ATLANTA ( - NFL Commissioner Roger Goodell finally went on the record Wednesday by refusing to play into laughable executive-power cries or criticisms that somehow Super Bowl LIII between the New England Patriots and the Los Angeles Rams is tainted.

Speaking at his annual Super Bowl State of the NFL address Goodell strongly beat back those claiming he had the power to erase the result of the NFC Championship Game or order some kind of do-over in the wake a late missed call when Rams cornerback Nickell Robey-Coleman made an early, helmet-to-helmet hit on New Orleans receiver Tommylee Lewis, a domino that likely would have sent the Saints to Atlanta.

"We are proud to have the Patriots and Rams here," Goodell said. "We understand the disappointment of the Saints organization and fans."

Goodell, meanwhile, said he "absolutely did not" consider using his power to somehow overrule a non-call. Multiple media outlets pointed out Rule 17 which allows Goodell to investigate an on-field "calamity" that unfairly turned a game and perhaps order the teams to replay part or all of it if he sees fit.

An NFL source confirmed to that rule is designed to protect outcomes from far more extraordinary circumstances, things like natural disaster or perhaps a fan or fans running on the field and impacting plays not a simply officiating error.

"We understand the frustration they feel," Goodell said. "Whenever the officiating is part of a discussion, it’s not a good thing. But we also know our officials are human."

As far as correcting things for the future Goodell insisted all avenues are on the table but the human element will always be part of the same, stressing that's the case with the players and coaches as well as the referees.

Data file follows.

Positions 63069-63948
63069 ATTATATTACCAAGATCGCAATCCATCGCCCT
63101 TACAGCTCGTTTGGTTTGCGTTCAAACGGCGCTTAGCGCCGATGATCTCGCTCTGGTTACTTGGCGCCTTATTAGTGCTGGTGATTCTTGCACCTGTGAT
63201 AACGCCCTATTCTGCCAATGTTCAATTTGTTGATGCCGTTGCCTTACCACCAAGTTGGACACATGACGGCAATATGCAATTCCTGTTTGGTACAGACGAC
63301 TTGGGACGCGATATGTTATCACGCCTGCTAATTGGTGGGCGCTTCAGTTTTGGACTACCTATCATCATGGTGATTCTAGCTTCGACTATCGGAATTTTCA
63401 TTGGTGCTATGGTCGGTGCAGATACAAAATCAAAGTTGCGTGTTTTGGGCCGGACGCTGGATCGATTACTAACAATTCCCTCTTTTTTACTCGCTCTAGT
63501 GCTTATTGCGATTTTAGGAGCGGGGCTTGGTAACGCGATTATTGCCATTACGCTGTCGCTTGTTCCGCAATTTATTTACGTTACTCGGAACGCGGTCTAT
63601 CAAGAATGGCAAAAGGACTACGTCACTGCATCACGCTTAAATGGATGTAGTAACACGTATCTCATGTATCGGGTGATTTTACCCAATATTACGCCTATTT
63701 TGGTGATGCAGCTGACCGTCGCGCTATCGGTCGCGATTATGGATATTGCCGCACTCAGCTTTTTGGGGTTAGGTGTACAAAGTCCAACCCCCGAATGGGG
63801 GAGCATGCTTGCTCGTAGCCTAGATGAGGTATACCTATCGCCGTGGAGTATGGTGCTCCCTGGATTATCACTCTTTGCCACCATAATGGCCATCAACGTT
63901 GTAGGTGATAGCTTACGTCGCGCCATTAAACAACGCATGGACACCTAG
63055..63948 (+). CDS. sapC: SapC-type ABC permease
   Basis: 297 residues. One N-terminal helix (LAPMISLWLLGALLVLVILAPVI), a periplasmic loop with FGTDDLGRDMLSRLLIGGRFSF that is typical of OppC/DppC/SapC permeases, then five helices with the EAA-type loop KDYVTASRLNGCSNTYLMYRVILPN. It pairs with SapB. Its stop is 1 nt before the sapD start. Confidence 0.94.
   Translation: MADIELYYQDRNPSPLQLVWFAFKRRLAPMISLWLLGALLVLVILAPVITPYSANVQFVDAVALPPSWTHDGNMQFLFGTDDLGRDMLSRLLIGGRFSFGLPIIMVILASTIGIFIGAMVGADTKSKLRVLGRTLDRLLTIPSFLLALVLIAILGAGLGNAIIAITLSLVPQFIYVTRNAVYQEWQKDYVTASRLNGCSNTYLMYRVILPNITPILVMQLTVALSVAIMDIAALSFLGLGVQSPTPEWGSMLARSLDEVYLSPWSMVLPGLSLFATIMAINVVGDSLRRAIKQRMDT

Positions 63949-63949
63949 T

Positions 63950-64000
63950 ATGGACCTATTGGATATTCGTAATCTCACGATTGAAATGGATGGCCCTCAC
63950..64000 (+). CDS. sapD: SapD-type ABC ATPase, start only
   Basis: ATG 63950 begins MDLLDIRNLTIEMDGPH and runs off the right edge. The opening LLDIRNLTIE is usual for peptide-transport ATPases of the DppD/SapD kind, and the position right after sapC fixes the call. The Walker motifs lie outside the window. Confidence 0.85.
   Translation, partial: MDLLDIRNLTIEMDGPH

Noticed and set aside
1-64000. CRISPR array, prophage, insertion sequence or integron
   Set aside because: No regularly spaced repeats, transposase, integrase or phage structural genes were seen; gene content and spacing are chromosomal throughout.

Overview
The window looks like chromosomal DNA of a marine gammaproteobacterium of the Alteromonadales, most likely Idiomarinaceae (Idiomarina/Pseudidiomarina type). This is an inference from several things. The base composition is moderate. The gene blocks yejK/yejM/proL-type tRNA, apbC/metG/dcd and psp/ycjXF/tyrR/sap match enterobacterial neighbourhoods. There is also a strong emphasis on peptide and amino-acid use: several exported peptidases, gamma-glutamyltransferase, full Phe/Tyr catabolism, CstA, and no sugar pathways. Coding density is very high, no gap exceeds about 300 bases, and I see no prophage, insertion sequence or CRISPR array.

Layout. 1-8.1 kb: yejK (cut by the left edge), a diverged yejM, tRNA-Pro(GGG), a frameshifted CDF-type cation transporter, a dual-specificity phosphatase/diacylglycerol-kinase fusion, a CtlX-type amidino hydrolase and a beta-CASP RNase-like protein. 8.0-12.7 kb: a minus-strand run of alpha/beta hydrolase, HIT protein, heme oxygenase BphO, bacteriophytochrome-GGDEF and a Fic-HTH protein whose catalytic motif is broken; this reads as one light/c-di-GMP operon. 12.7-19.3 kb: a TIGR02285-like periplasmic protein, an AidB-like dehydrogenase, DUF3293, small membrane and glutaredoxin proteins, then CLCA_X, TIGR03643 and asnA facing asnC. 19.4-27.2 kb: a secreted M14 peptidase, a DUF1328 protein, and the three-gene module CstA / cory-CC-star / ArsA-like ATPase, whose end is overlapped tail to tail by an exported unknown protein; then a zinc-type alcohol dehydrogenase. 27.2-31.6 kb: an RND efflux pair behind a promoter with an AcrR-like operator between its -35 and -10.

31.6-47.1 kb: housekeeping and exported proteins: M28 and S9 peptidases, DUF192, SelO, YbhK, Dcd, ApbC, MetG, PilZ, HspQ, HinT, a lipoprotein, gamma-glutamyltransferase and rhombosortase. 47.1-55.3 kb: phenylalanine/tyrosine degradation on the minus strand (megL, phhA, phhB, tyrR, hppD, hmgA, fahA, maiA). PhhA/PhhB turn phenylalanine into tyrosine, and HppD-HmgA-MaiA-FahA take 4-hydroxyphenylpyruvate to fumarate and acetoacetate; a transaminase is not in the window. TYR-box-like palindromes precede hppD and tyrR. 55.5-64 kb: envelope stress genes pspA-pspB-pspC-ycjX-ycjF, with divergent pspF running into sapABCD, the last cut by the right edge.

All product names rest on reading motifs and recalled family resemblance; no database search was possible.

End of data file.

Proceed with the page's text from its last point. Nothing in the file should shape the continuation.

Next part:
"We will look again at instant replay,” he said. “There have been a variety of proposals about should replay be expanded. The other complication is that it was a no call, and coaches and clubs have been very resistant about having a replay official throw a flag when there’s no flag.”

One idea Goodell is not in favor of is an added official.

“I don’t think adding an official is an answer,” he explained. “We have evaluated an eighth official for many years, so we will explore that. Adding an eighth official is one more human who will make mistakes like the rest of us.”

Multiple lawsuits against the league have already been filed in New Orleans and Gladstone Jones, a New Orleans-based lawyer for the NFL, appeared in federal court Monday to concede the officiating mistake but argue that Rule 17 does not apply to judgment calls by referees in any game.

"We have worked very hard to bring technology in to address those issues," the commish insisted. "The game is not officiated by robots. It won't be. But we have to get better."

-John McMullen covers the Eagles and the NFL for You can reach him at or on Twitter @JFMcMullen

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